In the later stages of life, it’s important to understand how you can still help your loved ones through otherwise trying times. Especially in the case of aging parents, children need to be aware of the steps they can take to ensure their proper care, as well as the safeguarding of their assets and interests.
The best way to accomplish this is through power of attorney, but the process can become a bit complicated with a parent that is already mentally or physically incapacitated. You’ll need some form of qualified legal counsel to help you navigate how to get power of attorney for an elderly parent in Texas.
So, how to get power of attorney? We’ve simplified this otherwise time-consuming task to make things easier for you. Throughout this post, you’ll find a basic primer dealing with how to get power of attorney in Texas,what power of attorney is,and what sort of rights it guarantees.
Read on to get yourself well-prepared and totally primed for this common legal procedure.
How to Get Power of Attorney in Texas: What is a Power of Attorney?
Before delving into how to get power of attorney in Texas, it’s helpful to have a basic understanding of what power of attorney actually is.
Power of attorney is a written authorization that gives someone authority to make decisions on behalf of a loved one that has become incapacitated. Basically, your loved one (the principal) is giving you (the agent) the authority to act in certain situations on their behalf when they no longer have the agency to do so.
Power of attorney can cover almost everything relating to the life of your loved ones to varying degrees, including (but not limited to):
In essence, the agent in a power of attorney can make decisions on every major facet of their loved ones life. Because of this, the agent must be chosen with care – it should quite literally be someone that the principal trusts with their life.
Types of Power of Attorney in Texas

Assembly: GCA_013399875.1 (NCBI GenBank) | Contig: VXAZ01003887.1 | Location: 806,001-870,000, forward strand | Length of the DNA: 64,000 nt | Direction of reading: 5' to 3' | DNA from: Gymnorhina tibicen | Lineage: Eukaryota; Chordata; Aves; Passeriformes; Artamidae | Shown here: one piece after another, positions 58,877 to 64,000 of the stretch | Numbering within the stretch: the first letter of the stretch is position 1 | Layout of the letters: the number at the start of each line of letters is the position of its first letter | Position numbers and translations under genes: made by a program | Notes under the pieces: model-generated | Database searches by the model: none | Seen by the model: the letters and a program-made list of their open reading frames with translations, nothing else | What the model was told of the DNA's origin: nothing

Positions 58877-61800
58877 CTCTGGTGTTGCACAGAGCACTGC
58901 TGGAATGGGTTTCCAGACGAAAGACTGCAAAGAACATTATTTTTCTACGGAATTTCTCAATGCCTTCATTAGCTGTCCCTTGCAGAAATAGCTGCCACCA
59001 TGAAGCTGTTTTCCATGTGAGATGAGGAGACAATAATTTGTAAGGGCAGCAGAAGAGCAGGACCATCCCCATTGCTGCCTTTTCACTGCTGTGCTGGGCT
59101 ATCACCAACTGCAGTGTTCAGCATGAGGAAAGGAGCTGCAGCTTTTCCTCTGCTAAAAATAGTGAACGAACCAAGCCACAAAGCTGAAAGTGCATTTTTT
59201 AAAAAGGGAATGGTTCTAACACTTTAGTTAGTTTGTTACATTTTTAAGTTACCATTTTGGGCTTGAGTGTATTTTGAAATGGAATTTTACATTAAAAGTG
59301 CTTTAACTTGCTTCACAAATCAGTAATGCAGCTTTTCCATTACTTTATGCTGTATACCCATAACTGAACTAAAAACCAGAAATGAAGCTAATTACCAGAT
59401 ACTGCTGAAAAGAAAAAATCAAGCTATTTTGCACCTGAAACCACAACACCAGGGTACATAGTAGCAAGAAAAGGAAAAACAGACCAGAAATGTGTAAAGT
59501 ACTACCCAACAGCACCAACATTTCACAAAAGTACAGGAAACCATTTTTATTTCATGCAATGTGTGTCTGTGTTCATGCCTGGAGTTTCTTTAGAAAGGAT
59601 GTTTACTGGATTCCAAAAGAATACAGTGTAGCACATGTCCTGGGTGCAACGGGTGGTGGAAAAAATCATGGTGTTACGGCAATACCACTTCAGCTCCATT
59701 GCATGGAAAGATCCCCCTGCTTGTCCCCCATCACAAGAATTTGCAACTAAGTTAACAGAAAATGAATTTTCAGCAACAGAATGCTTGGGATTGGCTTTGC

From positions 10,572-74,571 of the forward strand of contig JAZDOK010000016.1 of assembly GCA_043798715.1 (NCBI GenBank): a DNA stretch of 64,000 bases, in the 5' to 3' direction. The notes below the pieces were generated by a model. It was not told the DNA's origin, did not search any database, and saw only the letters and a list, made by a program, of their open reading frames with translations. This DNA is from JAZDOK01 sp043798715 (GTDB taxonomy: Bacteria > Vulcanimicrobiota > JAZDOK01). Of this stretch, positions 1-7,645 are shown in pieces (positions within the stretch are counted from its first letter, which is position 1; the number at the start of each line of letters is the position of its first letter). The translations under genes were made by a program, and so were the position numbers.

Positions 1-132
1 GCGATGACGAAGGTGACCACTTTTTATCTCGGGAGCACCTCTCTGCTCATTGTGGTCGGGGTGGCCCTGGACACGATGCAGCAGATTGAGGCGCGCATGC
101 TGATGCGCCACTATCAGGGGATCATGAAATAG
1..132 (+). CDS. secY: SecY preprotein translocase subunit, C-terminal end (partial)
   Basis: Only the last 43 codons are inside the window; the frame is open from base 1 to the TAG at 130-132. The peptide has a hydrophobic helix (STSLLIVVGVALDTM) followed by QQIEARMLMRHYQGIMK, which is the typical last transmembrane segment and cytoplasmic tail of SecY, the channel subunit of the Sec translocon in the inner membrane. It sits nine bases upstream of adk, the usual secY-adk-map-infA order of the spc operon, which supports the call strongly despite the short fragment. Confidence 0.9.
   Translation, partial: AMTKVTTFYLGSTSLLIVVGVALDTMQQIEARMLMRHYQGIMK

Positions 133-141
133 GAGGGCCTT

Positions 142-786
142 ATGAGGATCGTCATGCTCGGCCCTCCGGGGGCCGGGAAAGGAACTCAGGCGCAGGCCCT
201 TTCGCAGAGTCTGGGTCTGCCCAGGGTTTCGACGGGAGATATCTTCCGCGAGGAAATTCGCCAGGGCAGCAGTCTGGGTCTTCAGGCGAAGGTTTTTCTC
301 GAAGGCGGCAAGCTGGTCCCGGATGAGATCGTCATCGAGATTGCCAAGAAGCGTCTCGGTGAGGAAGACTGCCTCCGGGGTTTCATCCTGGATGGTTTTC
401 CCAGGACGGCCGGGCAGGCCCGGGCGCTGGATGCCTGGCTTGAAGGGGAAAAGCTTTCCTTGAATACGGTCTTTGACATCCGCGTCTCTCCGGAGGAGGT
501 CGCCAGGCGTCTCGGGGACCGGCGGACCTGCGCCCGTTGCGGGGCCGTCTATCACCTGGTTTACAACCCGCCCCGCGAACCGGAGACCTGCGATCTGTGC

Generally speaking, there are five different types of power of attorney to be aware of, whether you need estate help in Fort Worth, Southlake, or any other city in the great state of Texas. These include:
General Power of Attorney – The agent has the authority to act in a widely encompassing range of matters. This power of attorney ends if the principal becomes mentally or physically disabled or otherwise incapacitated.
Limited Power of Attorney – The agent only has the authority to handle a specific matter, or a matter that is time-sensitive.
Durable Power of Attorney – The same guidelines as a general power of attorney, but this power of attorney continues even if the principal becomes mentally or physically disabled. In Texas, this is referred to as Texas Statutory Durable Power of Attorney.
Springing Power of Attorney – Theagent has authority only if and when the principal becomes incapacitated.
Medical Power of Attorney – The agent has authority to make medical decisions for the principal if the principal becomes mentally or physically unable to make the decisions for themselves. In Texas, this is referred to as Texas Medical Power of Attorney.
How to Get Power of Attorney for an Elderly Parent in Texas
When considering how to get power of attorney in Texas for elderly or aging parents, there are three ways someone can go about it. The method of obtaining power of attorney will depend on the specific situation you and your parent are faced with. For example, if your parent has fallen ill but is still mentally aware of what is going on, or your parent is already incapacitated and doesn’t have the ability to make decisions. This is a common area of concern and question, as illustrated by common coverage at organizations like AARP.
Three ways to obtain power of attorney include:
Parent is of Sound Mind – Your parent must be of sound mind in order to sign over power of attorney to you. This means your parent fully understands the rights and privileges they are about to sign over, as well as the kinds of decisions that can be made on their behalf. If these standards are met, the power of attorney can simply be signed over.
Living Will – In this situation, your parent may already be incapacitated, but they’ve outlined who they’d like as power of attorney in a living will. If this is the case, nothing further needs to be done.
Conservatorship – You’ll need to present yourself before a judge to obtain conservatorship status if your parent is already incapacitated and hasn’t outlined a power of attorney in a living will. This is often time-consuming and you’ll need to deal with the courts, which is why careful estate planning is so important before getting to this point.
The state of Texas provides power of attorney forms online, in the Texas statutes, or in local libraries. However, the verbiage may be confusing and hard to navigate for most – the best option is to consult with a legal expert before trying to figure out how to get power of attorney. We at Thomas Walters, PLLC would be glad to speak with you about your specific situation, discussing what is best for you and your family, and welcome your phone call.